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Sunday, June 13, 2021

Official: France may investigate Qatar’s 2022 World Cup bid

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Photo for illustrative purposes only.
Photo for illustrative purposes only.

French authorities said they are considering launching an investigation into Qatar being awarded the right to host the 2022 World Cup.

Speaking on the French radio station Europe 1 yesterday, the country’s financial prosecutor Eliane Houlette fielded a question about launching such a probe, and answered by saying the idea remains a possibility.

“We are thinking about it, we have several elements that encourage us to investigate,” Reuters reported Houlette as saying.

Her comments come amid allegations that senior French officials may have pressured FIFA into choosing Qatar.

Former UEFA President Michel Platini would likely be among the figures examined, but the Frenchman not be the sole focus of such an inquiry, Houlette said.

“If there is an investigation, probably the role of Mr. Platini will be essential, but the investigation will not be focused on Mr. Platini,” she said.

French authorities can investigate if they have reason to believe that their own nationals are involved in a case, or if a case or unlawful elements of the bid took place in France.

Since being awarded hosting rights in 2010, Qatar has denied allegations of wrongdoing concerning the bid. So far, there has been no strong evidence to challenge such claims.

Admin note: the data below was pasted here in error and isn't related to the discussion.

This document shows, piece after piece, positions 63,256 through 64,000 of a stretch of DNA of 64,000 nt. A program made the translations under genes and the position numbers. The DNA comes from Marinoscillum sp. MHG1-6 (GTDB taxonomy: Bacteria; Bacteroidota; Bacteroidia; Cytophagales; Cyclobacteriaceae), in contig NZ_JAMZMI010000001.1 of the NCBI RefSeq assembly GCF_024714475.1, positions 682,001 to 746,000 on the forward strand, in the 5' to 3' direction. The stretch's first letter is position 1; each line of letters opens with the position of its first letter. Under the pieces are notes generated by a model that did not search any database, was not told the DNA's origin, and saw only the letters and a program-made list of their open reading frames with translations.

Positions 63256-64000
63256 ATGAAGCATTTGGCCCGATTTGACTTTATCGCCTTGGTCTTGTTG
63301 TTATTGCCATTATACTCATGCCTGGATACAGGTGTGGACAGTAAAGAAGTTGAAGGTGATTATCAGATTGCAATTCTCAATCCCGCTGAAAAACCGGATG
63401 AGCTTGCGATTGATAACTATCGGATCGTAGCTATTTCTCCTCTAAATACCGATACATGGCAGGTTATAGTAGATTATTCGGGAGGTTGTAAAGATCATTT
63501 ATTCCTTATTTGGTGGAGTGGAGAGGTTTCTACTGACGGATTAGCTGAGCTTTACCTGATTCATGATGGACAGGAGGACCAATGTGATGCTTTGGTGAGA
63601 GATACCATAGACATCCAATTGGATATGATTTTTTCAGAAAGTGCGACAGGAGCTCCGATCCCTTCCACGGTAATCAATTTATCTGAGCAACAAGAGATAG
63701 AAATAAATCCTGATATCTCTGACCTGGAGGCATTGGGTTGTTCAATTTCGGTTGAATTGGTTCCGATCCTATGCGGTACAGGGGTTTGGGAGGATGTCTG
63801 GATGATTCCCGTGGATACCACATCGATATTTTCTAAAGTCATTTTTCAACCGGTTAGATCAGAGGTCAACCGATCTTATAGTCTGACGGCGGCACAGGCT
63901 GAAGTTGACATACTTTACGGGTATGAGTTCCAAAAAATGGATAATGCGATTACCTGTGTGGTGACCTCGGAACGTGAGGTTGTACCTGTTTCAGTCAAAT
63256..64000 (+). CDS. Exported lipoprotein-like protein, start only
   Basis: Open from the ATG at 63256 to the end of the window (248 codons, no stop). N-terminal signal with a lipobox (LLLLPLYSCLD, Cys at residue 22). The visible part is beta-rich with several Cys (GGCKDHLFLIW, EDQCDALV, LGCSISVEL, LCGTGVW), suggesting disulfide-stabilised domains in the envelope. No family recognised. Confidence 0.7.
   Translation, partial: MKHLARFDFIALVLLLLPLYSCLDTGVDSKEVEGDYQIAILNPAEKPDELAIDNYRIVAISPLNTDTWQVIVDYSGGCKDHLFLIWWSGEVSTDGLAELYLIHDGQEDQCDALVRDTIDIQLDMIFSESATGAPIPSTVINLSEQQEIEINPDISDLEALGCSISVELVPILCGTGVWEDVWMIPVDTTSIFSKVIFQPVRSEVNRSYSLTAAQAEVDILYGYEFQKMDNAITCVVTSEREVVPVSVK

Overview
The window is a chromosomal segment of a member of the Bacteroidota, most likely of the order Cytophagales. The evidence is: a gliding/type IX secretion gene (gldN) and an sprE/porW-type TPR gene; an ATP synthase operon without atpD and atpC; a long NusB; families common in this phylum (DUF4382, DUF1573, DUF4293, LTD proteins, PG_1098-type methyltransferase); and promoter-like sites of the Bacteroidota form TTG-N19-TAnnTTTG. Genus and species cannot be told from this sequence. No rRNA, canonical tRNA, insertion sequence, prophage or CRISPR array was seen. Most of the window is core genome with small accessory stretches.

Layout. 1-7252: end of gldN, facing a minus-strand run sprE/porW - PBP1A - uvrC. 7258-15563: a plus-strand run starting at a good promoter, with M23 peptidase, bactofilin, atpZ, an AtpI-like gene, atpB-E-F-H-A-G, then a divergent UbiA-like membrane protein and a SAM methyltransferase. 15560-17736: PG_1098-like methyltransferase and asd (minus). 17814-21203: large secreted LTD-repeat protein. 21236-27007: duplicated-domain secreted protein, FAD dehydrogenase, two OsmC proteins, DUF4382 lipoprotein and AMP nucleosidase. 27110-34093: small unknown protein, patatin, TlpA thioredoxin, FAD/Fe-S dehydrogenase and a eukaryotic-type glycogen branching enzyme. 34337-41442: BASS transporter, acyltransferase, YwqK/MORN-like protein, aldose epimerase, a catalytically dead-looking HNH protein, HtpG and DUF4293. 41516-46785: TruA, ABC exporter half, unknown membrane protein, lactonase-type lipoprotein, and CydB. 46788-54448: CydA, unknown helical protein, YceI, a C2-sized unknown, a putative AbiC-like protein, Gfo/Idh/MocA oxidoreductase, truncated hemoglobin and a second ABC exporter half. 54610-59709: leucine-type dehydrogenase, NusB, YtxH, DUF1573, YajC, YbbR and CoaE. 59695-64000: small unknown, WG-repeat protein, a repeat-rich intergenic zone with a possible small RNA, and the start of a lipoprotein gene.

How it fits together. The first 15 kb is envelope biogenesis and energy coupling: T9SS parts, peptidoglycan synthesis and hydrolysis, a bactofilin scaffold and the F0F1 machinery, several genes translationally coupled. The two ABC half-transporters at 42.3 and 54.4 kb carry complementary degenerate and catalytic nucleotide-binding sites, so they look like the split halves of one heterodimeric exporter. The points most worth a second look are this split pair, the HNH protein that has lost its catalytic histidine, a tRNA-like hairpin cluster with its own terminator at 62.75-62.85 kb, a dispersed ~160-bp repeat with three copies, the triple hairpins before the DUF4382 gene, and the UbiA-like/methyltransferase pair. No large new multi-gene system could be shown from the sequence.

Allegations

Platini is the former president of the European governing body of football.

In December 2015, following an investigation by FIFA’s ethics committee, he and ex-FIFA President Sepp Blatter were banned from all football-related activity for eight years.

Platini’s ban was this month reduced to four years by the Court of Arbitration in Sport.

Following the ruling, Platini said he would step down from UEFA.

Sepp Blatter
Sepp Blatter

At the time of last year’s FIFA probe, the pair were cleared of corruption claims, but were found guilty of a number of other breaches, including a conflict of interest and dereliction of duty.

At issue was an alleged payment of 2 million Swiss Francs (QR7.3 million) from Blatter to Platini in 2011, which was claimed to be back-pay for previous work, but no written contract was submitted to support this.

FIFA is at the center of separate investigations taking place by authorities in the US and Switzerland amid allegations of corruption in the organization.

The Swiss Attorney General launched criminal investigations last May following the arrest of seven top FIFA officials in Zurich on behalf of the US Department of Justice.

And last December, US Attorney General Loretta Lynch revealed details of criminal charges against 16 current and former Fifa officials for “sustained abuse of their positions for financial gain,” the FT reported at the time.

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